More SA investors are turning to hedge funds amid global volatility
Fear and uncertainty around the Covid-19 pandemic, Russia’s invasion of Ukraine and higher inflation and interest rates globally have led to more South African investors including hedge funds in their portfolios, Old Mutual Multi-Managers says.
Hedge funds, which aim to deliver consistent returns regardless of whether markets are rising or falling, enjoyed an “unprecedented” 30% growth over the past year.
These funds attracted R5.33 billion of South African investors’ money last year, including R4.19 billion from individual or retail investors, statistics released recently by the Association of Savings and Investments South Africa (ASISA) reveal.
Hedge funds have proven their worth as a valuable source of return diversification, Busi Ngqondoyi, Old Mutual Multi-Manager’s head of hedge funds, says.
She explains that many hedge funds have successfully cushioned investors’ capital during market downturns, for example, during the Covid-19 pandemic, and kept pace when the equity market have trended up.
A growing number of individual investors are drawn to this, she says.
South African hedge funds that follow the market neutral strategy have returned on average between 4.5% and 11.5% a year over the past five years to the end of February, according to HedgeNews Africa.
The regulation of hedge funds under the Collective Investment Schemes Control Act (CISCA) since 2015 has helped individual investors feel more comfortable investing in these kinds of funds, Ngqondoyi says.
Miton Optimal, a discretionary fund manager (DFM), says it has taken a while for funds classified since 2015 as retail hedge funds to prove that they can deliver returns on a par with qualified investor hedge funds which have less restrictions.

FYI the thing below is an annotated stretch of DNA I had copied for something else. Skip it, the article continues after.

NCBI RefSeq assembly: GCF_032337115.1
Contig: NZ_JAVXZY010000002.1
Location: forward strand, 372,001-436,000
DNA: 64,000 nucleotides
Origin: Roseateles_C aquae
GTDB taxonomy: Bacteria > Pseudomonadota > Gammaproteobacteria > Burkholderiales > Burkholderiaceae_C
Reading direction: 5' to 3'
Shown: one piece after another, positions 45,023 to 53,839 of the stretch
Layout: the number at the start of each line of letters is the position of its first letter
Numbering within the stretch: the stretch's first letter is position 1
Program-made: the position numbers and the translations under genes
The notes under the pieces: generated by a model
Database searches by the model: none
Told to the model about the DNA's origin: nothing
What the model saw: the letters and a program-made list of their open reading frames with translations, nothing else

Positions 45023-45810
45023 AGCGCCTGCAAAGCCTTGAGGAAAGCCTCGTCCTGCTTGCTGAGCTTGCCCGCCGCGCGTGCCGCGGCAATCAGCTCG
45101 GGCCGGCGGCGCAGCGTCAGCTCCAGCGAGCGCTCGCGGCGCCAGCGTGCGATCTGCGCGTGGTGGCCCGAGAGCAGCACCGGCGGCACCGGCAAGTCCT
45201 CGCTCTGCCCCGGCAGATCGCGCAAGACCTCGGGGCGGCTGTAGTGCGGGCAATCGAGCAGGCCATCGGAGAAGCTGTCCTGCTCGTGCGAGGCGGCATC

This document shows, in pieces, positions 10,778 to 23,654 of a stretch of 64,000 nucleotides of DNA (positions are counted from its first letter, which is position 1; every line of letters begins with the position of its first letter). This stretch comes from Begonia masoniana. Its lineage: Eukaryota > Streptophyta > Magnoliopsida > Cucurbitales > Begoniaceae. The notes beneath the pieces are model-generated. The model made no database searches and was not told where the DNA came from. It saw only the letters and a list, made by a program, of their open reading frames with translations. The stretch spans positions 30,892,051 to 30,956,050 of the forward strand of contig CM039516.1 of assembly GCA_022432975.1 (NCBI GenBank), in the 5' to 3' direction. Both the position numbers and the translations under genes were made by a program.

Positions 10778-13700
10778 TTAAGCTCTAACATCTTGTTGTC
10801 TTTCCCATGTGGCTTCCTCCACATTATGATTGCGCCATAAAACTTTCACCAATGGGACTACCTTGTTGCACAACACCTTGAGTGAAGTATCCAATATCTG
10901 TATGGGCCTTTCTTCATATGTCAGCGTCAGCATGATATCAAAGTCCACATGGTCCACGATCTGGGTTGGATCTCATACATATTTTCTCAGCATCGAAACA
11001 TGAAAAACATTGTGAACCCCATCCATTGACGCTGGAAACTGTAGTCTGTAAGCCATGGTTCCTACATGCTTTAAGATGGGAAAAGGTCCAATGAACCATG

Retail investors with the required minimum investments – around R50 000 – to invest, can use retail hedge funds that are strictly regulated under the CISCA.
These funds’ ability to borrow or gear the fund and invest in unlisted securities is limited. They must price the fund daily or monthly and allow investors to withdraw within a month. Investors with more than R1 million to invest and who appreciate the risks involved in investing in hedge funds, can use qualified investor hedge funds.
These funds are also regulated under the act but have no restrictions on gearing or unlisted securities.
Qualified investors may have to wait up to three months to withdraw and the funds can be valued as infrequently as quarterly.
Hedge funds in retirement savings
Hedge funds received a boost at the beginning of this year when regulation 28 of the Pension Funds Act was changed to allow retirement funds to invest 10% of their assets in these funds as well as a another 15% in private equity investments, instead of 10% in both.
Hayden Reinders, convenor of the ASISA Hedge Funds Standing Committee, says investment platforms, known as linked investment service providers (Lisps) – have become more willing to offer retail hedge funds that reveal their prices daily, making them more accessible to investors.